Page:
The Pros and Cons of Remote Work
The meteoric rise of remote work amid the pandemic has many people wondering whether or not the trend will continue. Certainly, there is a lot to consider when deciding if remote work is the right solution for you or your business.
This article will examine the pros of remote work, of which there are many, and the cons of remote work, of which there are a few so that you can make an informed decision about whether or not remote work will be the right solution for you or your business.
So, without further ado, here are seven pros and three cons of remote work
The Pros of Remote Work
1. There's a greater pool of talent available to hire
Businesses that offer remote work benefit from being able to hire the best and brightest candidates regardless of where they are physically located. Let's face it, the odds of the best employee for the job living close to your local office are slim. There is a huge pool of talent available worldwide, and having the freedom and flexibility to hire the best candidates without needing to worry about their location is a huge plus for any business.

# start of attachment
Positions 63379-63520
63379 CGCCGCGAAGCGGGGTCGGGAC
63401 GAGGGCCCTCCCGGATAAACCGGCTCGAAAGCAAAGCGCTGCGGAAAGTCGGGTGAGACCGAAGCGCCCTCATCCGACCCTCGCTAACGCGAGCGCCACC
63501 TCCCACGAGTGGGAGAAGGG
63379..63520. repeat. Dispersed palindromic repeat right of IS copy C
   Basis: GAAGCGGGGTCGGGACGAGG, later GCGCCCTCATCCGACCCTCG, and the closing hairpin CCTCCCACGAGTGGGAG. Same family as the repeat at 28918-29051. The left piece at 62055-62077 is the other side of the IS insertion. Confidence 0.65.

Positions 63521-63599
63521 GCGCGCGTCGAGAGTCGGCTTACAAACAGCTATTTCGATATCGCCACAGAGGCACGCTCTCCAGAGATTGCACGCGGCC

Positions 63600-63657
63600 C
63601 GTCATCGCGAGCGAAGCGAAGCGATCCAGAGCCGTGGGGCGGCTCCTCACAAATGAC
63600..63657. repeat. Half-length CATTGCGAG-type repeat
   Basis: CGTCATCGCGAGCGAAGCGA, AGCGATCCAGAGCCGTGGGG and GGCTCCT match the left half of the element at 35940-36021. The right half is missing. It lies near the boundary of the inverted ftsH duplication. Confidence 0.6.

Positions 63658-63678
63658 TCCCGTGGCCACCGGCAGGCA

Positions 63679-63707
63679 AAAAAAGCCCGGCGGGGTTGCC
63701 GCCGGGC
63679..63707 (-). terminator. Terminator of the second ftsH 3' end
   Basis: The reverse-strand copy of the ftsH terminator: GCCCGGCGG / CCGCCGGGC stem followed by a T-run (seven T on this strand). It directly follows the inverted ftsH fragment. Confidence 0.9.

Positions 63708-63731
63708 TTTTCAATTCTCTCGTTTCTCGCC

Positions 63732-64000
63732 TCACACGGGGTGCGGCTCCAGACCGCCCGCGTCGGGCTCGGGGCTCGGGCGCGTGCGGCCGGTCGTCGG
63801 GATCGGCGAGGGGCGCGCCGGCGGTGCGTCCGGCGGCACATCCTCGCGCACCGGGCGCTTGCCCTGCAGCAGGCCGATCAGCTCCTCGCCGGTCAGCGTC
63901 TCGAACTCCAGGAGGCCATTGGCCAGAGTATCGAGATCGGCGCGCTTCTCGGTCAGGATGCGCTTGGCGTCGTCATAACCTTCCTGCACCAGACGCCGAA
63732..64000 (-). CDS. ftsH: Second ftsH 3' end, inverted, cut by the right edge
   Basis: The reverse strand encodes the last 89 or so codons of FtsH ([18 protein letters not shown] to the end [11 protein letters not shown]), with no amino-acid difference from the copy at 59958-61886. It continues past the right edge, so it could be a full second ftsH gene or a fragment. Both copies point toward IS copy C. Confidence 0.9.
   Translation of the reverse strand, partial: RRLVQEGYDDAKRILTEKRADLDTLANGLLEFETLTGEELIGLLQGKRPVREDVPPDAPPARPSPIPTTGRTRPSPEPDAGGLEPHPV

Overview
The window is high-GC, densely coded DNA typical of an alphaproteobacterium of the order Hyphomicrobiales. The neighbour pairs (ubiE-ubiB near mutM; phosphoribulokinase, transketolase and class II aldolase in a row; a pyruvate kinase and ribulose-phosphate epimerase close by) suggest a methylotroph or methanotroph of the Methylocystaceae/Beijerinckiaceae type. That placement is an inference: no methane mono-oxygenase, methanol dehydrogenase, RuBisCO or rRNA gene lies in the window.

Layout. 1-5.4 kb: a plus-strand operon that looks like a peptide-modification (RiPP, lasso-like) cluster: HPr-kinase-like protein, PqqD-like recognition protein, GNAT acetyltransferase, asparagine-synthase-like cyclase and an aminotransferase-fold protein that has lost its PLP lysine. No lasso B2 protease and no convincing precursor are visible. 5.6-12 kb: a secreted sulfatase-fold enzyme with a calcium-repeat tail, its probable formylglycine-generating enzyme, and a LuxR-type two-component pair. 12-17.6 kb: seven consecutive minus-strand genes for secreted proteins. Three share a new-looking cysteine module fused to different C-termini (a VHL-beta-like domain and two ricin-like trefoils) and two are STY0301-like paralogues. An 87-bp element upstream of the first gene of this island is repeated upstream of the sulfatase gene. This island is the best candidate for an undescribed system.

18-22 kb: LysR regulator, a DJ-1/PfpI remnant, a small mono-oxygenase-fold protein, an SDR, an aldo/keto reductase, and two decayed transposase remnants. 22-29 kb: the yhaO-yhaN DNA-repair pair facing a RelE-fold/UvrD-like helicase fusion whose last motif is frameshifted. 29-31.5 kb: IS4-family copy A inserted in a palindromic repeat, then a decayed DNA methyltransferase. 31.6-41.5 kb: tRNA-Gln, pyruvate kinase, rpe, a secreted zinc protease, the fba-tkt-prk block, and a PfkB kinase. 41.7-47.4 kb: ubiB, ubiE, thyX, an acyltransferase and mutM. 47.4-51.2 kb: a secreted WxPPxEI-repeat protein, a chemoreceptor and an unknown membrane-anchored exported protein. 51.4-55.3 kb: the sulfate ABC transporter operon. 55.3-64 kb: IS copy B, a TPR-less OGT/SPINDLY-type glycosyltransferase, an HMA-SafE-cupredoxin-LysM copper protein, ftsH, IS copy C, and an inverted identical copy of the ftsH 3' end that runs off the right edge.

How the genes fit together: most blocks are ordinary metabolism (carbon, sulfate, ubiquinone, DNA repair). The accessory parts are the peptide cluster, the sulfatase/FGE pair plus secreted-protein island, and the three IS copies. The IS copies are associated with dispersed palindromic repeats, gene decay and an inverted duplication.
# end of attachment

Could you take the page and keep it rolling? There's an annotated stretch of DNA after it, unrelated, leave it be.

2. You can save time and money commuting to work
Another benefit of working remotely is that there is no need to spend hours commuting to and from work each day. For employers, this means that your employees will be much less likely to be late for work or delayed due to weather conditions, and traffic, etc. For employees, this is also a huge benefit because it means saving money on gas and parking. It also provides employees with a much better work-life balance, leading to increased job satisfaction and productivity.